Over the past several months, the Poultry Project team has been planning an expansion of the project to other TASO branches. TASO counselors from the Mbale, Tororo and Soroti branches identified the most needy AIDS-affected children and visited them at their homes to conduct a baseline assessment survey. A total of thirty children (ten from each TASO branch mentioned) were selected to become new Poultry Project participants.
Tororo, a midsize town southeast of Mbale, lies near the Kenya border. Today, we traveled to TASO Tororo to meet the new participants and conduct their first training workshop. After an encouraging introduction from one of TASO Tororo’s doctors, the project veterinarian, Dr. Sakwa, led the children and their guardians in a participatory workshop on poultry management. Feeding, housing, hygiene, disease control, and breeding were the main topics. Eunice, a TASO Tororo counselor, spoke with the participants about record keeping and savings, dealing with fears and challenges related to the business, chair person selection and a general overview of the goals of the project. Eunice said to the participants, “We are helping you start. Then you walk. Then you run. On your own. Then we clap.” Some of the children’s grandparents sprung from their seats, quickly followed by the rest of the participants and the TASO counselors, and they sang and danced a traditional Ugandan song. Two girls gave another performance (you could see that they’ve been practicing their moves) with two songs- one of welcome, the other gratitude.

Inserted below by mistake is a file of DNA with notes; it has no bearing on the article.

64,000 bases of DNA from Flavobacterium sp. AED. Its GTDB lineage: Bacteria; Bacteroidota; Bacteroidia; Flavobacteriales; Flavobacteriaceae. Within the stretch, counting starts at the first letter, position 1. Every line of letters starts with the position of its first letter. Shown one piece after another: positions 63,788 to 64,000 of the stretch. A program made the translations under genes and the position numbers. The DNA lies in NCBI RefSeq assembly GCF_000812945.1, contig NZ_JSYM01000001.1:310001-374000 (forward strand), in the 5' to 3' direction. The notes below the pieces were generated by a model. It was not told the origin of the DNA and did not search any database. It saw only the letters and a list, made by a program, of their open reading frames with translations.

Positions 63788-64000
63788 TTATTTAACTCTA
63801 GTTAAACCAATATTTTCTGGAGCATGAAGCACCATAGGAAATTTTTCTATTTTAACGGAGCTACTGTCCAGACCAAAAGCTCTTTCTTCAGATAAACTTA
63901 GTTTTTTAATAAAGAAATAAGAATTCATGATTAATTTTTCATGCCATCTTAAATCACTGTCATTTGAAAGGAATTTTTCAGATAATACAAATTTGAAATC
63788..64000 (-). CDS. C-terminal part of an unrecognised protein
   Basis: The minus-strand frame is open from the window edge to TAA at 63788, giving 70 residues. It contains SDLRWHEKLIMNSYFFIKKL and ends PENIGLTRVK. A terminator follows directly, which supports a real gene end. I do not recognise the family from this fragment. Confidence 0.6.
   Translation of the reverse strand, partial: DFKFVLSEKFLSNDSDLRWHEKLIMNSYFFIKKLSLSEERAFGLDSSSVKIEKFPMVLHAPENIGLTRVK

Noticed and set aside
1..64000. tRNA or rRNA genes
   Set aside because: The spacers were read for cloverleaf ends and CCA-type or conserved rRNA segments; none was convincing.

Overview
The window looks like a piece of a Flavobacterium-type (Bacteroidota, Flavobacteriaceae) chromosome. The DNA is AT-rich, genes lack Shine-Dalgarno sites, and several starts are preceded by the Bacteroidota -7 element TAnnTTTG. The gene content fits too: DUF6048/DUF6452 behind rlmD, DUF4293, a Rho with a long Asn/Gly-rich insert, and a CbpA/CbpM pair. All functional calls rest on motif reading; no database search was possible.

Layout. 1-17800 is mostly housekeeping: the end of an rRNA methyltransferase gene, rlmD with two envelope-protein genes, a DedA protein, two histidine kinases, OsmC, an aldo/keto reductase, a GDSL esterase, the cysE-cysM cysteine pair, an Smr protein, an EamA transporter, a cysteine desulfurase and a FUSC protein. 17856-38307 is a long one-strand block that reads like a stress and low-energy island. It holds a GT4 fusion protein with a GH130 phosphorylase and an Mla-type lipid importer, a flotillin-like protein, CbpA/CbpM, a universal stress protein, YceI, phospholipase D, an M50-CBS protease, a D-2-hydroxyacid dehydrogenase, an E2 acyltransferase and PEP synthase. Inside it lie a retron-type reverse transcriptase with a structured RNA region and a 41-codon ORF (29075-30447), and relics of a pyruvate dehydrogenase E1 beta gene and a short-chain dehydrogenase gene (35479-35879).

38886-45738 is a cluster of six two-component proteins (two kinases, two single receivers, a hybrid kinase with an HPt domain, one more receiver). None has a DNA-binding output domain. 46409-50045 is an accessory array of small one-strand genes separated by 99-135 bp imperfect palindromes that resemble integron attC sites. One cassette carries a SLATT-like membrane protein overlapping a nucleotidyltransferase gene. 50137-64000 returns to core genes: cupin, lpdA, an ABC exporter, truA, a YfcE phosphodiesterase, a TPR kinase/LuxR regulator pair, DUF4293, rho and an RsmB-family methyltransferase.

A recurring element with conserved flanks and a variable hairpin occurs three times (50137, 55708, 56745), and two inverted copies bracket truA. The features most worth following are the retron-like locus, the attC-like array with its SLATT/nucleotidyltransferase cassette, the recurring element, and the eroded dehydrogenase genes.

While we were at the workshop, Joe and Peter and Debra (another TASO Tororo counselor) delivered coop materials to all of the Tororo participants’ homes.
The new participants selected their chairperson, Tracy, and set their next meeting for May 31. They left the workshop with their new bikes and a commitment to their projects. Eunice reminded the group that the child (the TASO client that has lost one or both of their parents) is the reason why we are here. She said, “Whatever you do, first ask yourself, how is this benefiting the child?”
[Photographs by Kevin Kopanski ]